On clinical, histological and ultrastructural grounds, our patients most closely resemble HPMH. This peculiar disorder was first described by Bork & Hoede 1988 in an elderly woman, her sister and her niece, who developed papules on the extremities, trunk, face and scalp, usually starting at around 10 years of age (3). The number of papules slowly increased over the years. Extensive laboratory investigation revealed neither paraproteinaemia nor abnormalities of lipid metabolism. Bork subsequently reported a further two patients; a mother and daughter, with lesions that were histologically and ultrastructurally very similar to the original cases. Two further patients, a mother-daughter pair from Germany, began to develop skin-coloured to red-brown asymptomatic papules on the nose, dorsum of the hands, forearms and thighs, starting at about 20 years of age, with no tendency to resolve spontaneously (4).

Two affected women in a family from Spain were a 56-year-old mother and her 19-year-old daughter. They began developing multiple papules and nodules from the age of 11 and 12 years (5). The youngest patient reported with HPMH was a 6-year-old Japanese girl, who had several nodules at birth (6). More recently, Pfister et al. (7) observed the first recorded French HPMH patient, a 48-year-old woman with asymptomatic papules on the dorsum of the hands starting at 11 years of age. Sass et al. (1) observed a sporadic case of HPMH in a 64-year-old woman who had multiple dark-red dome-shaped papules and nodules located mainly on the back of her hands, forearms and thighs. Two additional sporadic cases of adult-onset HPMH were described by Young et al. (8): two unrelated African-American woman, aged 48 and 55 years developed red-brown and flesh-coloured, asymptomatic papules on the face, the arms and the legs without truncal, mucosal or visceral involvement. Antoni-Bach et al. (9) reported another family with HPMH. A 49-year-old woman presented with asymptomatic papules on the dorsum of her hands known since childhood. Her mother and two sisters had the same condition, while her two sons, her brother and her nephews did not.

Histological skin examinations of all these patients showed features identical to our case: well-circumscribed non-encapsulated aggregates of oval and spindle-shaped macrophages and mucin in the upper and middle dermis. Immunohistochemical staining for S100, Factor XIIIa, MAC-387 and LN 5 was negative. In the literature immunohistochemical studies on formalin-fixed paraffin-embedded tissue sections (Table I) generally showed positive labelling of the cells with alpha-1 antitrypsin, and factor XIIIa, along with negative staining for S100 protein, CD1a and CD34 (1). Results for the macrophage-related antigen CD68 (KP1) have been variable. Bork (5) reported negative staining, whereas Schroder et al. (4) stated that the macrophages showed strong or moderate labelling. In our patients the histiocytes were negative for CD68. Correspondingly, in all published cases, stainings with the Langerhans’ cell markers CD1a, S100 and CD34 were negative.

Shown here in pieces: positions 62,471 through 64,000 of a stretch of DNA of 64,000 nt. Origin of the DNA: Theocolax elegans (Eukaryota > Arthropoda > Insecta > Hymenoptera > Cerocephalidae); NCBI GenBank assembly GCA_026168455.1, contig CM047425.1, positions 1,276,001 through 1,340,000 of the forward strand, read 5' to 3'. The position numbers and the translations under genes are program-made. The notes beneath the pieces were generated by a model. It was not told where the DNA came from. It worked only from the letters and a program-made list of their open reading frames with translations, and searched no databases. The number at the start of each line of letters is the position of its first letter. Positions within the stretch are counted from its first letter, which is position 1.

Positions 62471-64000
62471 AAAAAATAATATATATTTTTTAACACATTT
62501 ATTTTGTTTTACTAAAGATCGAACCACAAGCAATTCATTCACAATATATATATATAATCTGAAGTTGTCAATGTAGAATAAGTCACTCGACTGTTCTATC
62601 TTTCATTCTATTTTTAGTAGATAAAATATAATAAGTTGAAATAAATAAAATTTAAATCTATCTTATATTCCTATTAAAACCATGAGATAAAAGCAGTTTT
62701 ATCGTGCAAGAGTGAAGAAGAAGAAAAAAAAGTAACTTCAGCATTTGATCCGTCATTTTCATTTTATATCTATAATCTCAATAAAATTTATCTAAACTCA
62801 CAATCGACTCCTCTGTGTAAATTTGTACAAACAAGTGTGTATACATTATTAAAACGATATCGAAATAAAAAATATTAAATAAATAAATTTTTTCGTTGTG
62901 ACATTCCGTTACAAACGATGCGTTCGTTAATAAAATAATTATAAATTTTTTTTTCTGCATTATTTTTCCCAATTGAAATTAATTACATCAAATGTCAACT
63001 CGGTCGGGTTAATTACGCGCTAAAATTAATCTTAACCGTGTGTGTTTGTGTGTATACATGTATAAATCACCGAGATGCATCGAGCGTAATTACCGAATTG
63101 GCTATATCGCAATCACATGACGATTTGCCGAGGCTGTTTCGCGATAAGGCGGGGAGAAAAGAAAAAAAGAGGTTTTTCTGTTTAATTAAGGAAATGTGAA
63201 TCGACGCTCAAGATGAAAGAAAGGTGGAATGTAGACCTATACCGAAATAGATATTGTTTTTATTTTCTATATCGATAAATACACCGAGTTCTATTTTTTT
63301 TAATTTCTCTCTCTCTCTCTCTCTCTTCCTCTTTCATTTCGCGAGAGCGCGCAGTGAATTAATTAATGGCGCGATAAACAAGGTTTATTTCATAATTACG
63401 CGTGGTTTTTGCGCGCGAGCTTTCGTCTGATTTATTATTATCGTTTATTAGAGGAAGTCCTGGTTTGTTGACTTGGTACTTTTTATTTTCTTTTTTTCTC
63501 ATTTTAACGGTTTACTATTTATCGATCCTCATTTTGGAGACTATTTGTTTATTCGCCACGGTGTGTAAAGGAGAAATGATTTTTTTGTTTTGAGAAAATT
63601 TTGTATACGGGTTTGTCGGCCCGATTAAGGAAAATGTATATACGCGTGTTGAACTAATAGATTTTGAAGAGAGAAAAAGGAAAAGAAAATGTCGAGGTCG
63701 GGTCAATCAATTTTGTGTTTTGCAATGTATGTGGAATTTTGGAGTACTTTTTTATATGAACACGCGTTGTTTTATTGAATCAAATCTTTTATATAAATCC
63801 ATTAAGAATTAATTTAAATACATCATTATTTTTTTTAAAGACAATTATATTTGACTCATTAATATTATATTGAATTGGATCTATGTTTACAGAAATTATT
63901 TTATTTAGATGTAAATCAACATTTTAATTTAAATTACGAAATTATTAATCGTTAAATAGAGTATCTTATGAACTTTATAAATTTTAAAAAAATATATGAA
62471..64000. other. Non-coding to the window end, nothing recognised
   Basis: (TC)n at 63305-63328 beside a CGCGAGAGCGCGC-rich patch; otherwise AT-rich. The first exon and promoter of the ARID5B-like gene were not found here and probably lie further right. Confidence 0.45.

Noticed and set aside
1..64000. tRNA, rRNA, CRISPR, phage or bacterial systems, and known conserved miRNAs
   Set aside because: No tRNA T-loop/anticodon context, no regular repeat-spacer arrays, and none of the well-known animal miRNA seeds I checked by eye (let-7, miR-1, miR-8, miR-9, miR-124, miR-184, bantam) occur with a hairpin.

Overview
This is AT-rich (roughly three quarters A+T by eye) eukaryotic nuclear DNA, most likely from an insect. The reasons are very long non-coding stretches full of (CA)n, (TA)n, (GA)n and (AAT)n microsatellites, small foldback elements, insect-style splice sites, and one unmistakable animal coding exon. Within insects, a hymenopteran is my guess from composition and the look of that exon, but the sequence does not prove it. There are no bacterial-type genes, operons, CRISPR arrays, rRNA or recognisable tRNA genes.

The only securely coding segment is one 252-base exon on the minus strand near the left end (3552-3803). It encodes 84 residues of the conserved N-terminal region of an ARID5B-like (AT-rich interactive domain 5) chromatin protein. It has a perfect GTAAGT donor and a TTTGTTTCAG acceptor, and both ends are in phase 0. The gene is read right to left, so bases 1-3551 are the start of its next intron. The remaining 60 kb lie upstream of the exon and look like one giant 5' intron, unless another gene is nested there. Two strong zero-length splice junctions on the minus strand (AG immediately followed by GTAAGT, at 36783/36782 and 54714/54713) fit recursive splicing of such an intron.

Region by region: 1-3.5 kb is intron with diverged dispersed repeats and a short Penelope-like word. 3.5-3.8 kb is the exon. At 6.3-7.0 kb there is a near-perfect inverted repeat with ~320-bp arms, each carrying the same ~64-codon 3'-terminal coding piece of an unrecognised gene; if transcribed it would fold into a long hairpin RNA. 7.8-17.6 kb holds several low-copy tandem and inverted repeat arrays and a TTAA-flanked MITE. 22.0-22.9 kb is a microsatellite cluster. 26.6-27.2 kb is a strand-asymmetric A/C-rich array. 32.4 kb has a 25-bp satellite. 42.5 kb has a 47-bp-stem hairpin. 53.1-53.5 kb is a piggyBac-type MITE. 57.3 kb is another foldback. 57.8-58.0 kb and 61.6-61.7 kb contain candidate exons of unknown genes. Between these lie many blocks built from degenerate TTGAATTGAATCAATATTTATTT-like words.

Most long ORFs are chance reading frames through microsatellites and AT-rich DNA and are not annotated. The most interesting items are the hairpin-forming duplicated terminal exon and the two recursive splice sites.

Table I. Staining pattern of the histiocytes in hereditary progressive mucinous histiocytosis

Our patient

Previous patients (ref)

CD68 negative

CD68 negative (5) or positive (4)

CD1a negative

CD1a negative (1)

S100 negative

S100 negative (1)

Factor XIIIa negative

Factor XIIIa negative (9)

The main ultrastructural features common to the lesions previously described, and those in our patient, were multiple cytoplasmic inclusions in the histiocytes, appearing as zebra bodies and closely resembling a lysosomal storage disease. The aetiology of these structures remains unknown.

The main differential diagnoses of HPMH include acral papular mucinosis, scleromyxoedema, granuloma annulare, dermatofibromas (especially mucinous dermatofibromas), multicentric reticulohistiocytosis, eruptive histiocytoma and other forms of non-Langerhans’ histiocytosis. The relationship between the various histiocytic disorders currently classified under class II histiocytoses remains unclear. HPMH may represent a mucinous variant of eruptive histiocytoma, but in contrast to HPMH, eruptive histiocytomas usually undergo spontaneous resolution, and there is a lack of familial history. Antal et al. (10) described a 20-year-old woman with multiple eruptive myxoid dermatofibromas. She presented with multiple papules and nodules that had developed over a period of 9 years (10). Skin biopsies showed plump to spindle-shaped fibrocytes between thickened bundles of collagen and an excessive accumulation of mucin within the dermis. Thirty percent of the lesion represented by spindle cells were positive for vimentin; CD34 showed regular staining of endothelial cells; CD1a, S100 protein, CD68 and SMA were negative.

The genetic transmission of HPMH remains unclear. X-linked recessive transmission of HPMH can be ruled out, since if this was the case, women would never be affected. Genetic diseases with X-linked dominant transmission have fewer sons than daughters in larger pedigrees, and the disease is usually more severe in men than women. The male patient described here, however, was not dramatically worse than his mother. We therefore assume an autosomal dominant transmission with some hormonal factor that makes HPMH more likely in women.